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Discussion Starter #1
Having owned a Vulcan 900 for 10 years I've been involved in more tha a few discussions about octane. That bike called for 87 octane (USA Regular) and loads of owners wanted to burn 90+ because "motorcycles need premium gas". All of the research I've done indicates that you need to raise the octane once you hit around 11:1 compression. Since the 900 only developes 9.5:1, 87 octane works best. So my question is why does Kawi call out 90 octane for the 1700? I was surprised to see it also has a compression ratio of 9.5:1. Obviously I'm missing something.
 

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In germany the actual lowest gasoline is 95 octane with up 5% Ethanol (or the same called E10 with up to 10% Ethanol - never used it in any of my vehicles) , so I never thought about filling up with something more expensive.


Cu,
Sven
 

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1700's require premium, or they can ping. Even more likely after your ECU is Ivanized.
 

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I ran 87 in my 900, but when I got my Voyager I saw in the manual where it said minimum 90, so I started using 93. I run 87 in my truck so a couple times I've accidentally put 87 in my bike. I can tell the difference when I do that, too. It pings and doesn't seem to have the usual power.
 

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My 750 runs on 87 just fine. I've put mid-range gas in it only once because the mom-n-pop gas station I stopped at while on a run long ago had apparently run out of its' 87.

The bike ran fine but I did notice a decided difference in how much my wallet weighed. :(

I haven't run premium in anything since the time I owned my Mustang.
 

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The octane rating is all about keeping your engine from developing a ping.
The higher the octane number the more resistant it is to ping.
The engine makers determine the best number to use.

That's it.
It doesn't do anything else.
Some would want to believe it makes the mpg's go up, it can't!
 

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from what I found SteveJB you are correct .Higher octane is needed for Higher compression ratios. For the most part there is no need to cool things down with a higher octane well at least when I grew up. Now however with the engines being leaned out so much and the timing being so advanced to get past the EPA some engines are calling for a higher octane than I would think is needed. They have the engineers so I follow the owners manual ( sometimes) Ride Safe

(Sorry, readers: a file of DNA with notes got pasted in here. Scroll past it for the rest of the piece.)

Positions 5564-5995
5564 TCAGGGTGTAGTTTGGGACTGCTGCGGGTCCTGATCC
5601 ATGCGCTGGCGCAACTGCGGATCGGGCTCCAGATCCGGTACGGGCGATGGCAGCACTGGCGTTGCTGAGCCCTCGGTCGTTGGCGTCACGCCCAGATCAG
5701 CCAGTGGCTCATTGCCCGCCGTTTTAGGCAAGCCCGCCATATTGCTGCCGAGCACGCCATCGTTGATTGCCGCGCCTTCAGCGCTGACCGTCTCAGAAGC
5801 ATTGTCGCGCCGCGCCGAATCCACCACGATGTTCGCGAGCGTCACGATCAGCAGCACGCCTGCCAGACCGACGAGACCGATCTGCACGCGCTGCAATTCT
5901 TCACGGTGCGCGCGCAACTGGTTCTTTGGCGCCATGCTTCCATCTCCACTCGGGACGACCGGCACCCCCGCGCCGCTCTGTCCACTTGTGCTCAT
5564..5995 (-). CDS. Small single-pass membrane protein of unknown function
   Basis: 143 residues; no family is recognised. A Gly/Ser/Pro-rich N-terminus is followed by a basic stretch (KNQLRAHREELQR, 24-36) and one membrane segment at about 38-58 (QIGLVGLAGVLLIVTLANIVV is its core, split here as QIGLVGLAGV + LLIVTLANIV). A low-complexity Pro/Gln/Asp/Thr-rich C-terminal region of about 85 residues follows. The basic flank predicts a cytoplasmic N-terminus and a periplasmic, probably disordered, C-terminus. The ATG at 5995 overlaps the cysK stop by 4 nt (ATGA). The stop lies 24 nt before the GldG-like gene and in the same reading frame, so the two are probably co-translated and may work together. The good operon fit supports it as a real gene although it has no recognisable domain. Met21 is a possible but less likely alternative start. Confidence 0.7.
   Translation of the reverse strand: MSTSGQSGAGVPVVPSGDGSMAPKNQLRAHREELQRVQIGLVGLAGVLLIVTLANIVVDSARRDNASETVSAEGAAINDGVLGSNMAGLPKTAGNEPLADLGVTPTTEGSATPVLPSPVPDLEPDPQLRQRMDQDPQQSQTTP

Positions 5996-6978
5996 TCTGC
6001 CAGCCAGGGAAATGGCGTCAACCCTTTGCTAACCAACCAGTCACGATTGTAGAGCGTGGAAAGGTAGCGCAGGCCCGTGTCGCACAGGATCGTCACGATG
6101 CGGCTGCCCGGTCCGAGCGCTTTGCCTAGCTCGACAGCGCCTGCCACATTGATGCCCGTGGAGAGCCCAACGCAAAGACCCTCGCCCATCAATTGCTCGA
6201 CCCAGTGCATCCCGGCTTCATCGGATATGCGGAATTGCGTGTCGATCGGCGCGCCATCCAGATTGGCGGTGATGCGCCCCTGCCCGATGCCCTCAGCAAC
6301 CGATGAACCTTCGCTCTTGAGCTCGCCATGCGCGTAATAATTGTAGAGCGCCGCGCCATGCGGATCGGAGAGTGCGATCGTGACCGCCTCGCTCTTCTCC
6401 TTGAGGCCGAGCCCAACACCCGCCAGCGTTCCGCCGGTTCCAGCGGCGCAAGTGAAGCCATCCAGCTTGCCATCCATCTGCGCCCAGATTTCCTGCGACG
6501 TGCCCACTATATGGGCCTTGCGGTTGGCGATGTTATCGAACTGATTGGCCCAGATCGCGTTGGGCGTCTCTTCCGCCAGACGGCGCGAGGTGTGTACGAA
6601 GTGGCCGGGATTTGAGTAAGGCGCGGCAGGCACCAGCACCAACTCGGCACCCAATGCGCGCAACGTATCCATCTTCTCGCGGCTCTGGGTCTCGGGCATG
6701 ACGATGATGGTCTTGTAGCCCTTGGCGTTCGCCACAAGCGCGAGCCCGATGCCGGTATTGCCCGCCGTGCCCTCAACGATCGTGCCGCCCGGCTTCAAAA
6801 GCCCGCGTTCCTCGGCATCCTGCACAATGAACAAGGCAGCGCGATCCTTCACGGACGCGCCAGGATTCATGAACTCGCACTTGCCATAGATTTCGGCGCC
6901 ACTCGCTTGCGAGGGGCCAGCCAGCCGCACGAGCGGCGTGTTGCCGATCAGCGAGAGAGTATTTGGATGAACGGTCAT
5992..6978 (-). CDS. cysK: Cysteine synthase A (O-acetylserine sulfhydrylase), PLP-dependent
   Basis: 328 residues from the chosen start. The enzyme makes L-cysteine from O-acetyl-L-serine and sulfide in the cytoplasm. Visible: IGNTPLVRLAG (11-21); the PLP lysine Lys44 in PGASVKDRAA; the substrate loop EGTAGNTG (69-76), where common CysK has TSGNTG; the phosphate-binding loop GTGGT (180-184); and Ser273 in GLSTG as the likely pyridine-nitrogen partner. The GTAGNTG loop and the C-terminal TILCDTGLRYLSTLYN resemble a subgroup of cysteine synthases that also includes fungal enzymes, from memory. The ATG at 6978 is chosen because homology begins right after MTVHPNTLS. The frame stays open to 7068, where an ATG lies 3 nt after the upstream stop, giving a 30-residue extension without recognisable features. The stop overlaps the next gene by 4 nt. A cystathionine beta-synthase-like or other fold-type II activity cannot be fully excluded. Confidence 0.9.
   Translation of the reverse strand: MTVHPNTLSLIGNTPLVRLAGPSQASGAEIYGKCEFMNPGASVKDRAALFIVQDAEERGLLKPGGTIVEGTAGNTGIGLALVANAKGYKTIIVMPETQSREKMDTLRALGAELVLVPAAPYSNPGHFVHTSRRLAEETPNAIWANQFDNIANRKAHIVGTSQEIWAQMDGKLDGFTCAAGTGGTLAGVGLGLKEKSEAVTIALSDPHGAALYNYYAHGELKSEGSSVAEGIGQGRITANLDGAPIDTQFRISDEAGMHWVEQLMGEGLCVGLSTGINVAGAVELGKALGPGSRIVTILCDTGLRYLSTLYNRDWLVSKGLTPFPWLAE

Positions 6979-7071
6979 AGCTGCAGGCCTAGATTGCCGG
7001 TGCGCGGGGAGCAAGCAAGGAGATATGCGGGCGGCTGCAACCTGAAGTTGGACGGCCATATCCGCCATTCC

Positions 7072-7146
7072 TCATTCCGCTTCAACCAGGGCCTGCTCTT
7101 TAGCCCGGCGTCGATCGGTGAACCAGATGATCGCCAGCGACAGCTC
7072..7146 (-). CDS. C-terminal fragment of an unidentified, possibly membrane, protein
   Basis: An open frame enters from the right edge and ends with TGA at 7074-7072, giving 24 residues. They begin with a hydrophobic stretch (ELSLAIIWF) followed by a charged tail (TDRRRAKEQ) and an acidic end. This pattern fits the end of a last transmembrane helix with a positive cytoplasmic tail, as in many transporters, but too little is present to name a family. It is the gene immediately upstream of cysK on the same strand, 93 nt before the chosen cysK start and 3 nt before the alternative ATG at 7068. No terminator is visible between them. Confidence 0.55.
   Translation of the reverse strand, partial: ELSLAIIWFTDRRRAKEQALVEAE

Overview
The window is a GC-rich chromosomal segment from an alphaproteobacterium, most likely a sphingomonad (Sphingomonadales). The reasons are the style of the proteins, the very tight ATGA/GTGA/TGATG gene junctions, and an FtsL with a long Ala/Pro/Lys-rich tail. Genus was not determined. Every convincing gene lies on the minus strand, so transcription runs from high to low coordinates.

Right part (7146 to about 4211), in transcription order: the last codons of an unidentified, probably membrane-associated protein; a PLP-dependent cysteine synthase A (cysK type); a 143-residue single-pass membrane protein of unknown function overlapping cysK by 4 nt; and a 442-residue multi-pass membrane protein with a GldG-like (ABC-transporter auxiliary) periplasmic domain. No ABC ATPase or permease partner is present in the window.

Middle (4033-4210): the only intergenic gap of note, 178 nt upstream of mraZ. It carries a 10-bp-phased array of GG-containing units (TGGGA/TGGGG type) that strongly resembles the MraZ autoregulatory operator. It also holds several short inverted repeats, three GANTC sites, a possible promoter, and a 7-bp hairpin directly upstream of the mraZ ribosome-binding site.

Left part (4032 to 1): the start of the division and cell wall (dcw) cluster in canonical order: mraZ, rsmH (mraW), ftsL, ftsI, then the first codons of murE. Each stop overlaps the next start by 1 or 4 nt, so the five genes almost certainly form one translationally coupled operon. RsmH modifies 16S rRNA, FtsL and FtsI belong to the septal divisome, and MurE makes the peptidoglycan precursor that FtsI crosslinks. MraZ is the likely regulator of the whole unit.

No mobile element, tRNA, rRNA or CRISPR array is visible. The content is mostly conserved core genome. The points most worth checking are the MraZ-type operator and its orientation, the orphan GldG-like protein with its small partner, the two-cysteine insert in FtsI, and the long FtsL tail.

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My 1500 calls for 91 but it pings like shit on that and I have to run 94 - it'll ping on that too on hot days. Pisses me off that it won't run properly on 91. Took it back to Kawasaki many times to get them to fix but they always claimed there was nothing wrong (pretty sure that the standard Kawasaki warranty answer for every customer that comes through the door with a complaint).
 

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Yeah my 04 1500 Nomad wanted to ping with any acceleration. I put iridium plugs in and can run mid-grade fuel in the spring and fall. switch back to premium at the first ping though.
 

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Discussion Starter #11
from what I found SteveJB you are correct .Higher octane is needed for Higher compression ratios. For the most part there is no need to cool things down with a higher octane well at least when I grew up. Now however with the engines being leaned out so much and the timing being so advanced to get past the EPA some engines are calling for a higher octane than I would think is needed. They have the engineers so I follow the owners manual ( sometimes) Ride Safe
I do follow the recommendations, but when I saw the engine specs I was surprised at the compression ratio. So I got curious. Thanks
 

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I run 93 in all my scoots, and lawnmowers...... Always have. My Voyager does not like 87 with the sugar in it at all.
 
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